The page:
After two months of withdrawn silence, Shiv Sena chief Uddhav Thackeray has emerged, apparently recharged and energised, using the militant language that the Sena is known for. He has been addressing the Sena cadre all over Mumbai, urging them on for the big fight of the Brihanmumbai Municipal Corporation (BMC) election. His speeches are a combination of his trademark droll, powerful digs at his opponents and flashes of vitriol that his father, the late Bal Thackeray, was renowned for.
It was the loss of the Rs.1.5 lakh crore ($20 billion) Vedanta-Foxconn semiconductor project that brought Thackeray out of his shell. The project, which the Maha Vikas Aghadi (MVA) had nurtured almost to fruition, suddenly shifted from Maharashtra to Gujarat on September 13. The opposition MVA lashed out at the Eknath Shinde-Devendra Fadnavis-led government saying they had deliberately let the big-ticket project go to a Bharatiya Janata Party (BJP)-ruled State.
Maharashtra’s debt has been growing and, after the lockdown, now stands at Rs.6.50 lakh crore. The semiconductor project would have given the much-needed impetus to job creation as well as served as a flagship to attract new investments to the State. Thackeray spoke plainly when he said the company had been influenced by the Centre and the move to Gujarat was a slap on the face of Maharashtra. He said the government was a puppet that had no pride in Maharashtra and that Shinde had betrayed the State. Forced to admit the loss, a flustered Shinde promised the State a bigger investment soon, but what actually happened was that the State lost one more company—PhonePe, a financial technology application company, announced that it would be shifting to Karnataka.
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Since it came to power on June 30, the government has determinedly set about upturning the work of the MVA. An incomplete list would include getting “all necessary clearances” for the Mumbai-Ahmedabad bullet train, a pet project of the Prime Minister; permitting a car shed for the Mumbai metro in a forest area, an idea that had been shot down by the MVA; removing and then arresting Sanjay Pandey, Commissioner of Police in Mumbai; changing the law for local body elections to allow direct election to the post of sarpanch; retracting the renaming of Aurangabad to Sambhajinagar–a privilege the new government probably wants to claim for itself; reversing the decision to delimit municipal wards in Mumbai; letting the construction rights of one section of the Sena’s coastal road project in Mumbai be administered by the Centre and the Dharavi redevelopment project.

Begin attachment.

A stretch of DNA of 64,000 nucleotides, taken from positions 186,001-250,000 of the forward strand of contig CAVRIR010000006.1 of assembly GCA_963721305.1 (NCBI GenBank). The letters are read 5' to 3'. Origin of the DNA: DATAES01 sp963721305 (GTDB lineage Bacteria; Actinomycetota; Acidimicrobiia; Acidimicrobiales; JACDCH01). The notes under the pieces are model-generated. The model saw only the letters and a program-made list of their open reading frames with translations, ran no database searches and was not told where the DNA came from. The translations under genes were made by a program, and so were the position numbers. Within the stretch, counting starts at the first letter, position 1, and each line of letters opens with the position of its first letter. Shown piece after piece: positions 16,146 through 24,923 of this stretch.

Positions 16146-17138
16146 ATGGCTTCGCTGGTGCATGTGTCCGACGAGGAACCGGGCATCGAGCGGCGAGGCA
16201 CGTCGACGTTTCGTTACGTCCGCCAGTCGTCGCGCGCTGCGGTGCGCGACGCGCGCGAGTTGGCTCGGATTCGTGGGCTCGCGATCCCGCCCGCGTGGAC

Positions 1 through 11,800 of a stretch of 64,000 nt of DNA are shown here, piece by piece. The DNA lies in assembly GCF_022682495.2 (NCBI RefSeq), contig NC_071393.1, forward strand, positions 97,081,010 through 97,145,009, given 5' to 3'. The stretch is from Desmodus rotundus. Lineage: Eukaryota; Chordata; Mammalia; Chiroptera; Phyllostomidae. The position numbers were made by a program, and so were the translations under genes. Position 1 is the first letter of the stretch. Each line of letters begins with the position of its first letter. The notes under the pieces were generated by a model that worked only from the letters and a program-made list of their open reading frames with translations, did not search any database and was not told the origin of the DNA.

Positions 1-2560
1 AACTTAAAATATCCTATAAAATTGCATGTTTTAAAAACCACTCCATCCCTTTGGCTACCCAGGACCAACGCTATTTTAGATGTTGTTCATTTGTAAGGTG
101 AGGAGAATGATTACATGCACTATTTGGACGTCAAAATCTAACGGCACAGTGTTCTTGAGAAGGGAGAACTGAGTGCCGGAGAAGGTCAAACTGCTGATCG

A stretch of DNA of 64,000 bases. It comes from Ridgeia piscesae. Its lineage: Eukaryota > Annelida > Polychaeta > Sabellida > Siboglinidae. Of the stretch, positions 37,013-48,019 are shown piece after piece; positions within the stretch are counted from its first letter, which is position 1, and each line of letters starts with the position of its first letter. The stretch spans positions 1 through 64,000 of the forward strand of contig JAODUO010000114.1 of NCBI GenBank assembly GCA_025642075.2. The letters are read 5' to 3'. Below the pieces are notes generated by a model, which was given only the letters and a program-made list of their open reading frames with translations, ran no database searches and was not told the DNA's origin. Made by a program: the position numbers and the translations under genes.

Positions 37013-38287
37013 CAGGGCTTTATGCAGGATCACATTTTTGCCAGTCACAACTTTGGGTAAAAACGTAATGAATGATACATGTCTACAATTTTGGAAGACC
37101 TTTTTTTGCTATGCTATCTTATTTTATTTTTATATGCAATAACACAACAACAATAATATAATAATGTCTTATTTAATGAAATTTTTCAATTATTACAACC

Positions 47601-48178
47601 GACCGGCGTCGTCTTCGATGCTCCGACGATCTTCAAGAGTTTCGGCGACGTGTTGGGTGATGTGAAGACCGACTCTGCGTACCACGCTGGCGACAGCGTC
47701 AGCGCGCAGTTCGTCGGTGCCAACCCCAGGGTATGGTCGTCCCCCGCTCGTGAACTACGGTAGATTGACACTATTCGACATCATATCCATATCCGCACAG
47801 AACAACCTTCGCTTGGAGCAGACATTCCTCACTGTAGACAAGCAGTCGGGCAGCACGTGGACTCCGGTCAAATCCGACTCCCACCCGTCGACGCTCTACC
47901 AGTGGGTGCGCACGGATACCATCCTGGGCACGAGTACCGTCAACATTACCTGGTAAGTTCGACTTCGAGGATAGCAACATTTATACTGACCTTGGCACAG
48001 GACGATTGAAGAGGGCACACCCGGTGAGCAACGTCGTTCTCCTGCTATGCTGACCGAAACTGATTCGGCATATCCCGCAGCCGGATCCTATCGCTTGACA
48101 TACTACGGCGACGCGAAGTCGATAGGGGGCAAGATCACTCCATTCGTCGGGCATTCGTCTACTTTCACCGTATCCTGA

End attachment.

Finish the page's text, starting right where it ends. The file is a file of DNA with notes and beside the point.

The MVA allies have pointed out what they term as “revenge decisions” of the government but have not been a proactive opposition otherwise. However, small victories have come their way. After a tense fight in the courts, the Sena won the right to hold its traditional Dussehra rally at Shivaji Park. The Shinde-led government will have to make do with the MMRDA grounds, which are larger but do not resonate as much as the historic Shivaji Park where Bal Thackeray’s memorial is situated.
The Shivaji Park win was like an infusion of blood for Uddhav Thackeray, who threw a challenge to the government saying, “Fadnavis said he would fight for the BMC election as if it would be the last election. I’ll make sure it is his last election…. But I will appeal to all of you to fight as if it is our first election. Asha Bhosle used to say that she sings every song as if it is her first song. I want every one of you to fight like that… every shakha should be open…. The PM is coming for the BMC election campaign. There is also the Home Minister, our traitors and also Munnabhai [Raj Thackeray]. I am waiting for them all to attack us. I challenge Amit Shah to come and fight us. We will show them what war is.”
All this was music to the ears of his supporters but the reality is that the Sena and MVA are still very shaky. The 40 Sena MLAs who followed Shinde and caused the disintegration of the MVA continue to be with the government. In the aftermath of the BJP wave there was a rush of sainiks joining the Shinde camp. Of late there has been a trickle of “returnees”: people who left but were disappointed by the unfulfilled promises of the government. Corporators from Shinde’s stronghold of Thane are returning to the Sena, and Thackeray, true to his word, is welcoming them back. Two former Sena corporators from Thane who went with Shinde have returned to Thackeray. Another who had joined the BJP a while ago and was promoted to the post of vice president of the party’s Mumbai unit has surprisingly quit and returned to the Sena.